people debate over whether or not it should be legalized in the United States and so far only four
states have legalized it so far; Montana, Oregon, Vermont, and Washington. The Netherlands is
another country that has already legalized euthanasia and many more should. Vegetative and
terminally ill people should have the right to die by lethal injection, whether it be kids or elderly,
but many people are confused about what it is and that causes issues.
One of the many reasons euthanasia is frowned upon is the fact that many people don’t
know what euthanasia is. Most people believe that euthanasia is the “right to be allowed to die by
refusing treatment,”(Somerville) but it is not this. Euthanasia is when someone is put to death
through lethal injection, not the refusement of medical attention and treatment. The failure to
recognize this leads to the misinterpretation and unjust bias towards euthanasia and its victims:
Proeuthanasia advocates use recognition of this right to refuse treatment
even when it results in death to argue that, likewise, patients should be
allowed to exercise their right to autonomy and selfdetermination to
choose death through lethal injection (Somerville).
In 1997, Oregon became the first US state to legalize euthanasia. Many people believed that the
legalization of this practice would greatly influence the amount of death occurrences throughout
time, but approximately only 0.15% (292 people) of Oregon deaths were due to assisted suicide
in the nine years it has been in place (Smith). Many people also feared the rise in the deaths of
those in vulnerablegroups because they have a reputation of giving in easier under special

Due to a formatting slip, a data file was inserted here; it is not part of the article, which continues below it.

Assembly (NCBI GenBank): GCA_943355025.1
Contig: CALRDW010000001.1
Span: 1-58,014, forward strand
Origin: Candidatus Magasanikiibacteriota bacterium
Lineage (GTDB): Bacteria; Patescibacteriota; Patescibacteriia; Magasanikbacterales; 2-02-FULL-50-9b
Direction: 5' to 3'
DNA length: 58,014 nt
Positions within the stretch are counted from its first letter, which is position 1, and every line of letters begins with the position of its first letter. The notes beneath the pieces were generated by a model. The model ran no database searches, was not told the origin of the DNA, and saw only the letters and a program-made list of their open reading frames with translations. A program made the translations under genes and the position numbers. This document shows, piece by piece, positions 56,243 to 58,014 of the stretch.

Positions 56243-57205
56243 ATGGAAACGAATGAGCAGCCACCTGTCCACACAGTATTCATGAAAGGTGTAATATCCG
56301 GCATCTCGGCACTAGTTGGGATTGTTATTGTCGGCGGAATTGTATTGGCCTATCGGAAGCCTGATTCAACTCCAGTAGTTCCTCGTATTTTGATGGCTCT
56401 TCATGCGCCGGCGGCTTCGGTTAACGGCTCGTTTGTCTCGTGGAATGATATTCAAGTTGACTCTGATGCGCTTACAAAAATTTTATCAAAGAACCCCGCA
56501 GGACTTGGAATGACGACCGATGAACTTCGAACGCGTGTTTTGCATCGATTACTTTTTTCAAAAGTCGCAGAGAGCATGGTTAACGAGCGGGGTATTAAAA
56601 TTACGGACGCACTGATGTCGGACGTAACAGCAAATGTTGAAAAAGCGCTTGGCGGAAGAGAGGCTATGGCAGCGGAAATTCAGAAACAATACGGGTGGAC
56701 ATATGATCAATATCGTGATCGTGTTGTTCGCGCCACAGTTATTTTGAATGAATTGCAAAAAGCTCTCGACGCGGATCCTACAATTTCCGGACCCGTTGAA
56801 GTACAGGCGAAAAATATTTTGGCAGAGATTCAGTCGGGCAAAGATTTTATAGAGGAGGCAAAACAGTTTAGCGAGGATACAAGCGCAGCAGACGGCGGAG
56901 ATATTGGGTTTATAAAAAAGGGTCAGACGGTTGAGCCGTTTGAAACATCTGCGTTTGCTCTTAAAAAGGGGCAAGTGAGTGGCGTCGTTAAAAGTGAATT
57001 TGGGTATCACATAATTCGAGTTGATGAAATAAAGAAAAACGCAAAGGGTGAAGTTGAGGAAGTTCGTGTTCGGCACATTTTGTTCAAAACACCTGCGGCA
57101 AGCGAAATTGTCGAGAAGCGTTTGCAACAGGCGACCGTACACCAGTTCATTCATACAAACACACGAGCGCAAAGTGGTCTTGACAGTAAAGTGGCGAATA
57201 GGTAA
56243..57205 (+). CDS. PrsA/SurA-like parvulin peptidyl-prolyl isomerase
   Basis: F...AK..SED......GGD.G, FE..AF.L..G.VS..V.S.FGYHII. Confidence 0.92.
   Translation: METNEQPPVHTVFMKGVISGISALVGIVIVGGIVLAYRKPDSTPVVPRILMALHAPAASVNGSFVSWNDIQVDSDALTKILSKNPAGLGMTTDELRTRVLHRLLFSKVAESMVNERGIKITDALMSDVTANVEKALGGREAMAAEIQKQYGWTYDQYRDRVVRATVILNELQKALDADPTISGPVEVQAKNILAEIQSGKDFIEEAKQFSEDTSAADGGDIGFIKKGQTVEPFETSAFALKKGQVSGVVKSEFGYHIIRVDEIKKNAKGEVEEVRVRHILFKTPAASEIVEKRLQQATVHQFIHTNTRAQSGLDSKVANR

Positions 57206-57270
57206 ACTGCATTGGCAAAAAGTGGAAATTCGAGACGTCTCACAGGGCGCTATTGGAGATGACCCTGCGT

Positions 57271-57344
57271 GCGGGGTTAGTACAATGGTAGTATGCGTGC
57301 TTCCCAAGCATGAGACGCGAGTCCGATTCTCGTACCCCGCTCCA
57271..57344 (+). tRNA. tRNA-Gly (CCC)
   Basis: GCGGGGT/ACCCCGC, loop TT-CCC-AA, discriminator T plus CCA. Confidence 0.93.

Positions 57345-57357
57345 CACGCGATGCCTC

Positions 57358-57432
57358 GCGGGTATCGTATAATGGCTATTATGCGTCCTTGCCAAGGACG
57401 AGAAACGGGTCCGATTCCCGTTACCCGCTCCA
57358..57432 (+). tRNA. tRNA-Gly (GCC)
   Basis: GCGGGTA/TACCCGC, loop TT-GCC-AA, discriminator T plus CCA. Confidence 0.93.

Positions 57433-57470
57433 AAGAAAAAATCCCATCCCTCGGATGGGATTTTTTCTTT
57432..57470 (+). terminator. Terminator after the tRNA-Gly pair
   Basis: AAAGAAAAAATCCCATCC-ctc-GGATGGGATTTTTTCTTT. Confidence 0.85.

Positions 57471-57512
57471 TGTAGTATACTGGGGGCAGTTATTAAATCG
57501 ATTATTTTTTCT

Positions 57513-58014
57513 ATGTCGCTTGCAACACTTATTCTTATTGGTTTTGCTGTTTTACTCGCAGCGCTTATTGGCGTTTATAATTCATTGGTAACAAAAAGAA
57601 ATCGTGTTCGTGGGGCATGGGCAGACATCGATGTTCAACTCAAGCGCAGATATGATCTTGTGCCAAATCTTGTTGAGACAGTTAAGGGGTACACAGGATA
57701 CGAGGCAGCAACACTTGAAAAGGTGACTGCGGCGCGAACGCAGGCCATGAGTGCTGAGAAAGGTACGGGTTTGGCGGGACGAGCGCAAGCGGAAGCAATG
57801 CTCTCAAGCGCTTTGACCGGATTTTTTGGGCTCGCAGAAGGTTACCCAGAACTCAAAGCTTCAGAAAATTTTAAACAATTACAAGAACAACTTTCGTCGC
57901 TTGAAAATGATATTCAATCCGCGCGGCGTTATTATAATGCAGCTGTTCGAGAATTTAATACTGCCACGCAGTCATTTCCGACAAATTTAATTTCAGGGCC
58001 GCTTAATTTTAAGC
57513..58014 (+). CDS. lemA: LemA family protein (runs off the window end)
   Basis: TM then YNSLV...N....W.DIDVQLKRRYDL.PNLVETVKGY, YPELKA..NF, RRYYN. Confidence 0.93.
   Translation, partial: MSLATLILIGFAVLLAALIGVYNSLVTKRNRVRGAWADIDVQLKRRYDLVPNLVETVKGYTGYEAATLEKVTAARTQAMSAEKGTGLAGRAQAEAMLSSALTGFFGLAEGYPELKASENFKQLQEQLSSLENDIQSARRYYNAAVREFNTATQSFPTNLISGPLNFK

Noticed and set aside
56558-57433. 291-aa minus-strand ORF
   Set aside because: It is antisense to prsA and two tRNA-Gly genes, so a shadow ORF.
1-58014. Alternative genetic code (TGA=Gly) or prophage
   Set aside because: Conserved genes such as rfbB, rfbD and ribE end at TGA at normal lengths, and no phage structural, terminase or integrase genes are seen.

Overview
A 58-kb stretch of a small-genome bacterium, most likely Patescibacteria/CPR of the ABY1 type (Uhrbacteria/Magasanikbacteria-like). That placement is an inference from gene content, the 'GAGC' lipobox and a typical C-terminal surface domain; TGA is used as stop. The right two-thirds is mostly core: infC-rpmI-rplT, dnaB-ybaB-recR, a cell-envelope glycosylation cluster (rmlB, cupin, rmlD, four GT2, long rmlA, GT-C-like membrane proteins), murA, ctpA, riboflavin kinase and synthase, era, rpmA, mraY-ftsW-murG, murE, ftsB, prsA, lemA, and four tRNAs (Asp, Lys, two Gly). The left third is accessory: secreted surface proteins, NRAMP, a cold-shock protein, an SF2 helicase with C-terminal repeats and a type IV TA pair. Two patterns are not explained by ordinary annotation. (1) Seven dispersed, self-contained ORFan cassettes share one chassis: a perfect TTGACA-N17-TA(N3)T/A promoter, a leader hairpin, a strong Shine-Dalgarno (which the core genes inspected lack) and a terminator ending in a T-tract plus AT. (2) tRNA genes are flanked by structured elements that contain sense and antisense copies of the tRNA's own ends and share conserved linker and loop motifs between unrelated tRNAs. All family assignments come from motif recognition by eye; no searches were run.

circumstances. Evidence shows that
the elderly, women, people with low educational status, the poor, the
physically disabled or chronically ill, minors, those with psychiatric
illnesses including depression, or racial or ethnic minorities did not have
elevated rates of doctor assisted dying (Smith).
In order for euthanasia to be a successful practice people need to understand what it is and how it
can be beneficial to those in need of it.
Kids who are terminally ill or in excruciating conditions should have the option to die by
euthanasia to stop the suffering. The problem of euthanasia for babies began to rise when
the Groningen Protocol was introduced in 2005 in the Netherlands.
Its development was triggered by the case of a baby girl with
excruciatingly painful and progressive skin disease whose parents asked
doctors to end her suffering. The request was refused on the grounds that
the doctors concerned could be prosecuted for her murder. The young
patient died three months later (Carlowe).
Babies and other infants should have the right to die by euthanasia if they are in unending pain
and have only a short time left to live. The practice is only practiced "with the explicit intention
of hastening death” (Carlowe) and has to follow a series of regulations in order for it to be
considered as an option. For all ages, there is a fivecriteria protocol that must be fulfilled:
diagnosis and prognosis beyond doubt; presence of hopeless and
unbearable suffering; a second independent medical opinion to confirm
the first; the consent of both parents; and compliance with strict
medical standards (Carlowe).
If individuals allow the practice of euthanasia among children who are in excruciating pain and
have a terminable illness they will not be doing an injustice, but helping those in need of it with